Always Reformed: Essays in Honor of W. Robert Godfrey sort of a call to action, which then takes on a more formal role in closing out the worship service. Since this same tension exists in many Pentecostal and charismatic churches, there is likewise a tendency to see the worship service culminate in the exercise of the charismatic manifestation of the Spirit, which not only brings the service to a more dramatic ending but serves to connect the worshiper to the church in the Book of Acts. This sense that Christians should see themselves as part of that church founded by the apostles and that concluding worship immediately after the sermon is too abrupt (as though something were missing) is not necessarily a bad thing. But this tension can lead to bad things if we seek to fill the gap with humanly-devised ceremonies (such as the “altar call”) or distorted views of the work of the Holy Spirit. The frequent celebration of the Lord’s Supper not only fulfills the apostolic prescription and brings the service to a well-defined end, it ties contemporary believers to the apostolic church. After all, we hear the same gospel Jesus proclaimed to his disciples and which they, in turn, proclaim to us. We then take in our hands the very same elements (the bread and wine) which Jesus gave to his disciples on that fateful night in which he was betrayed, and which the members of the churches in Jerusalem, Troas, and Corinth took in their hands. And through the work of the same Holy Spirit whom Jesus promised to send to his disciples, our faith is both strengthened and confirmed. As Calvin reminds us, Christ “nourishes faith spiritually through the sacraments, whose one function is to set his promises before our eyes to be looked upon, indeed, to be guarantees of them to us.”46 And since this is the case, why should we not take advantage of such a good and gracious gift passed down to us by the apostles, so that when we come together as a church on the Lord’s day, we too devote ourselves to “the apostles’ teaching and the fellowship, to the breaking of bread and the prayers”?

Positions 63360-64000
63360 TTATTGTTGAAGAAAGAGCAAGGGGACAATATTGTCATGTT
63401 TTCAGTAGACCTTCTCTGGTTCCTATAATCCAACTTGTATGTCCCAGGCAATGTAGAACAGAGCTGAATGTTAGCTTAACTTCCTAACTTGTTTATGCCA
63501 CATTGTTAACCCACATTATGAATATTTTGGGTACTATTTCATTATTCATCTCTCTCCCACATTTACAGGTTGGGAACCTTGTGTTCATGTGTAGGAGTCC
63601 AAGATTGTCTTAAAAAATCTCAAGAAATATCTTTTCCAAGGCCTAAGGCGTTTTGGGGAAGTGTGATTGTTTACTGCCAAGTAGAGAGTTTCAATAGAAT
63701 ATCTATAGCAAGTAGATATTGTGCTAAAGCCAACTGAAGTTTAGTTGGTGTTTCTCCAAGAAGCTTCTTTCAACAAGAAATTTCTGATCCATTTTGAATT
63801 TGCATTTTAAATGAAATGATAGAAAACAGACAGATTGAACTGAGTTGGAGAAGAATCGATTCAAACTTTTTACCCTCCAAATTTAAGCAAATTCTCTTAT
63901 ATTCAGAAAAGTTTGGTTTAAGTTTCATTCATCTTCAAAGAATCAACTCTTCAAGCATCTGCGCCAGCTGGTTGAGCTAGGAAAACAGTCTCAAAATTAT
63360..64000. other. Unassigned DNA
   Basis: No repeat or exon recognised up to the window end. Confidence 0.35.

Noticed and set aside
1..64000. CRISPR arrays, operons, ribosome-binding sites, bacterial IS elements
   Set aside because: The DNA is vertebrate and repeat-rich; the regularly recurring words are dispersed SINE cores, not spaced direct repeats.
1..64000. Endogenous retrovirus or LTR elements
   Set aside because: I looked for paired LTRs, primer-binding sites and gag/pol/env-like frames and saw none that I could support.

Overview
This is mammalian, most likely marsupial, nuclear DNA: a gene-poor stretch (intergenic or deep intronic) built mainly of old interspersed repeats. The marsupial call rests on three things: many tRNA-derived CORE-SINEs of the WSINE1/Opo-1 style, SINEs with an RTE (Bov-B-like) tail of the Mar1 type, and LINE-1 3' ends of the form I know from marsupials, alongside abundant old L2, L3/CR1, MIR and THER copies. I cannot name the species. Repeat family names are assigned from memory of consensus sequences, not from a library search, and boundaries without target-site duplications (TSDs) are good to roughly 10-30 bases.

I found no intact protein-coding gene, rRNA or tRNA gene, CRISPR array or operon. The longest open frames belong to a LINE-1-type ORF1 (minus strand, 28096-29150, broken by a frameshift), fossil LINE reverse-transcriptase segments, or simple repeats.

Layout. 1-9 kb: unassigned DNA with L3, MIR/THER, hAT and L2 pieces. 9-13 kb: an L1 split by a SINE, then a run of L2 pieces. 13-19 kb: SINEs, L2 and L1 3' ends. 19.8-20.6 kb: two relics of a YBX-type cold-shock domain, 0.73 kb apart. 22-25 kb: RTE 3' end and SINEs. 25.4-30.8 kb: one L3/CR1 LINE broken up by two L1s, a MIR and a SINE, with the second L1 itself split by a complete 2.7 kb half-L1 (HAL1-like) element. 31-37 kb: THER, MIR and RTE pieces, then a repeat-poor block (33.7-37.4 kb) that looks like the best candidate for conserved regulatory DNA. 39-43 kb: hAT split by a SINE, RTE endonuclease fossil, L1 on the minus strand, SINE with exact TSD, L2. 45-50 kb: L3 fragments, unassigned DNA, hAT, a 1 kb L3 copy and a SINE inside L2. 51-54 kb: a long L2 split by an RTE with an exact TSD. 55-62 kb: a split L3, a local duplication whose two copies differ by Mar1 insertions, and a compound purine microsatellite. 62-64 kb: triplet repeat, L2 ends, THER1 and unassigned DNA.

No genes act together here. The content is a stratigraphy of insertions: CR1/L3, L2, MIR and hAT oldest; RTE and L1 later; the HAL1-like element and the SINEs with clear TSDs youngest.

46. Calvin, Institutes, 4.14.12.